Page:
Dragging shopping bags home on the 39 bus, along with a cranky 3-year-old and a backpack full of books and homework, while my class were chilling at the bar, didn’t much lift the spirits either.

My attempts at finding creative solutions, like bringing my 3-year-old along to an evening seminar, didn’t work out too well. She used the chocolate I had bought as a bribe to draw monsters all over the desk. I decided to skip those seminars for the rest of the term.

I was one of the lucky ones. I already had a bachelors degree under my belt. The wonderful single-parents I made friends with at Trinity’s tiny student parent group had signed up for four-year degrees. Guess what? Not one of them successfully escaped the poverty trap.

No easy solution

Calls for the absent parent to foot the bills are difficult. It’s soul-destroying to drag someone, whom you might have once loved, through the family courts to make them cover half of your weekly Lidl bill. Even if you succeed, the money you get from the other parent is then taken straight out of your social welfare payments (if you’re poor enough to qualify).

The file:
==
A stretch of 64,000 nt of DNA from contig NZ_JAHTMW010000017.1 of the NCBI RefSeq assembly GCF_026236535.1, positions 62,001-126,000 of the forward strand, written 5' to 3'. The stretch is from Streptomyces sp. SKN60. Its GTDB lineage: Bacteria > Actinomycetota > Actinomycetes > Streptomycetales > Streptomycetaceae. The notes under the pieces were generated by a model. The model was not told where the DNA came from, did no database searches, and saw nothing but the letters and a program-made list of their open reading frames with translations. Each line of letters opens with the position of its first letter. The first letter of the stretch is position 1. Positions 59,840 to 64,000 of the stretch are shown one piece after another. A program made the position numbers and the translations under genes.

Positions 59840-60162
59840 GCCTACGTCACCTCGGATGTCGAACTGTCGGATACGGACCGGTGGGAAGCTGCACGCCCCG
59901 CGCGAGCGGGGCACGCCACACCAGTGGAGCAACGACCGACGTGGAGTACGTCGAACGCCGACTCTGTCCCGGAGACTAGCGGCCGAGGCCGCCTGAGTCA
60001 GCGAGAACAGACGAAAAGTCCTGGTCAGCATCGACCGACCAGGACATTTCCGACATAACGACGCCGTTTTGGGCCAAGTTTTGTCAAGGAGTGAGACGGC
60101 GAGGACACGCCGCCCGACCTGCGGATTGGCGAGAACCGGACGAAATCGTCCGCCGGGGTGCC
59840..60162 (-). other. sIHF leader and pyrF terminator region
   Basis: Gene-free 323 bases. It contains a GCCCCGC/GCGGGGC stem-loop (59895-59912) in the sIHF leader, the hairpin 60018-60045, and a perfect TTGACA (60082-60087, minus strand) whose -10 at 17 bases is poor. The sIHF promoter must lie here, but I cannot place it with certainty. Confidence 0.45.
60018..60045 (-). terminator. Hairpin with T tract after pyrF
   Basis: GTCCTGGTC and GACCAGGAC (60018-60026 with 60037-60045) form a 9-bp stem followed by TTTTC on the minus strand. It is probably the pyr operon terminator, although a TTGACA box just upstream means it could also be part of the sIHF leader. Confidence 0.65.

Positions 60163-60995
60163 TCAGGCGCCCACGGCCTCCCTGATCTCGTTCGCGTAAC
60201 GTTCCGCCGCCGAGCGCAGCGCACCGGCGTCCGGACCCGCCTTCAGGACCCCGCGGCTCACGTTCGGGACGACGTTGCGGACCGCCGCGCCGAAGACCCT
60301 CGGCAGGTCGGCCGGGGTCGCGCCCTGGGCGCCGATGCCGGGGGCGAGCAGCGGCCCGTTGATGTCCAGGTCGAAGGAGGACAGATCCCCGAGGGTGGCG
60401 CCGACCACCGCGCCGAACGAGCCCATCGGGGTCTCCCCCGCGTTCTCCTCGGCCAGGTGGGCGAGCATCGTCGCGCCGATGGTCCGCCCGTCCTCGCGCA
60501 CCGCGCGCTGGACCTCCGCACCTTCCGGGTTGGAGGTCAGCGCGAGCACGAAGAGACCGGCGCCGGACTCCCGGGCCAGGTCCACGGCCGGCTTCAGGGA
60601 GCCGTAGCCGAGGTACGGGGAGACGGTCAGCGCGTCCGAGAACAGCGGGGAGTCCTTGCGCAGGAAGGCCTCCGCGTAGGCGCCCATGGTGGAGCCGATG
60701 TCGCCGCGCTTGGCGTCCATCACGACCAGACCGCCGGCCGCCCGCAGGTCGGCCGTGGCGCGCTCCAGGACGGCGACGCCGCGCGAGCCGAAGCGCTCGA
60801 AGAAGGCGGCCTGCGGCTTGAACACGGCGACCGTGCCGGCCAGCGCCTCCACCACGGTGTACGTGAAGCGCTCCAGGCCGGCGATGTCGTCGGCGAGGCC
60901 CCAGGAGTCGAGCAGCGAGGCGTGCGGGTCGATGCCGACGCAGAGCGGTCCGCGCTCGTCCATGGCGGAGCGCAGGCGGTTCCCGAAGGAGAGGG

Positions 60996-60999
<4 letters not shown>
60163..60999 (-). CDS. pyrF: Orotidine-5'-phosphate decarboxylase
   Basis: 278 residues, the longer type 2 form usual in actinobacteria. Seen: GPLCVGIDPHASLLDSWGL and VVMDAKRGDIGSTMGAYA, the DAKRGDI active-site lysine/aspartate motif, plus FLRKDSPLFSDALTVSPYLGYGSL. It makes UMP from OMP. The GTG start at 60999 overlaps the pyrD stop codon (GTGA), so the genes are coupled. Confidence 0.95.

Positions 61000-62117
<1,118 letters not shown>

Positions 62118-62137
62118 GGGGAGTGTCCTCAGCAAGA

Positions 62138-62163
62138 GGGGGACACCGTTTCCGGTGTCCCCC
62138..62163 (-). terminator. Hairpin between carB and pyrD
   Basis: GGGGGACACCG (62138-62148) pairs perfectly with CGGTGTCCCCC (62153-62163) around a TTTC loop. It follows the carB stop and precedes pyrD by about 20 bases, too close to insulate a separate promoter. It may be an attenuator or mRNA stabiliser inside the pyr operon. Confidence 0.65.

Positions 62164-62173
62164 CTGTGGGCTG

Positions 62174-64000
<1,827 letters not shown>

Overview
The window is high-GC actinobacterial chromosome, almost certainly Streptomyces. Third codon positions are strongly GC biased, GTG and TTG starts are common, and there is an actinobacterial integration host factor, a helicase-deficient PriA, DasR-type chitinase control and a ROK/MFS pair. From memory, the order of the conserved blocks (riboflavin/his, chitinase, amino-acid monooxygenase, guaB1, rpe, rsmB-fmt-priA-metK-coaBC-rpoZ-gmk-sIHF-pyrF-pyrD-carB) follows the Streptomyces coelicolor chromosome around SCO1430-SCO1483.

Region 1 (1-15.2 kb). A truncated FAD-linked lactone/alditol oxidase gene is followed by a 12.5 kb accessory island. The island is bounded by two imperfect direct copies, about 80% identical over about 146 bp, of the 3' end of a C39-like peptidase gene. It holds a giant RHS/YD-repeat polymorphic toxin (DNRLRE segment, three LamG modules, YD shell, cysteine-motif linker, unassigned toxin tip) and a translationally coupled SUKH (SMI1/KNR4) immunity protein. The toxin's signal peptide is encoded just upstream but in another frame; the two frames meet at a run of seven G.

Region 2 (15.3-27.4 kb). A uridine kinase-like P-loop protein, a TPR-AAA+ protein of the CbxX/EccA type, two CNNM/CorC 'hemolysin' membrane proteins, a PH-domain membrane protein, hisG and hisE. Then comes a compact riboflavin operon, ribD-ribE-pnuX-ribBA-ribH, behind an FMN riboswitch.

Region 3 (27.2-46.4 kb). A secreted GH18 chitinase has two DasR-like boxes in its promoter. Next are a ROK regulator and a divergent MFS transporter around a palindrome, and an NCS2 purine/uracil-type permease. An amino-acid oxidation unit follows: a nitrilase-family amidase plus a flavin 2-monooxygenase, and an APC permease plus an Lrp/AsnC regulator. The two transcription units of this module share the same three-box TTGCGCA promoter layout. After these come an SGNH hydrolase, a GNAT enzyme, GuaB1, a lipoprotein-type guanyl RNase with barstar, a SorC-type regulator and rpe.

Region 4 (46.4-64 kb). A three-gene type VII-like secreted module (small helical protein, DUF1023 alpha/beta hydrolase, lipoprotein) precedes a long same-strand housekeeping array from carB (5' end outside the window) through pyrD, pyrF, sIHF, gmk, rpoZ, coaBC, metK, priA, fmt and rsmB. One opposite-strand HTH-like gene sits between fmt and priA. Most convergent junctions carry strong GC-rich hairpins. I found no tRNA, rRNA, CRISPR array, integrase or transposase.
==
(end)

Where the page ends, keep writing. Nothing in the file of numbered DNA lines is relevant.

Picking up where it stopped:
We might not have any money but the absent parents, in many cases, don’t have much money either.

Relying on our families for free childcare and/or handouts isn’t the solution either, though half of my granny’s pension went straight into my private landlord’s bank account for several years before then she died. My full-time working mother still spends almost her entire annual leave child-minding each year.

Trying to find a job

I spent the summer after my graduation cleaning the on-campus accommodation my fellow students had occupied. I made a nice friend from Slovakia, who gave me a free duvet and recommended me, I suspect, for a part-time job that was going at Trinity Housekeeping. I was delighted when I got the job offer, cleaning the campus, 6am to 10am every Saturday morning. But childcare for those ungodly hours was impossible to find. So I had to turn it down.

Soon after, I landed a different part-time, zero-hour-contract job, working mostly evenings. It meant paying the extra childcare.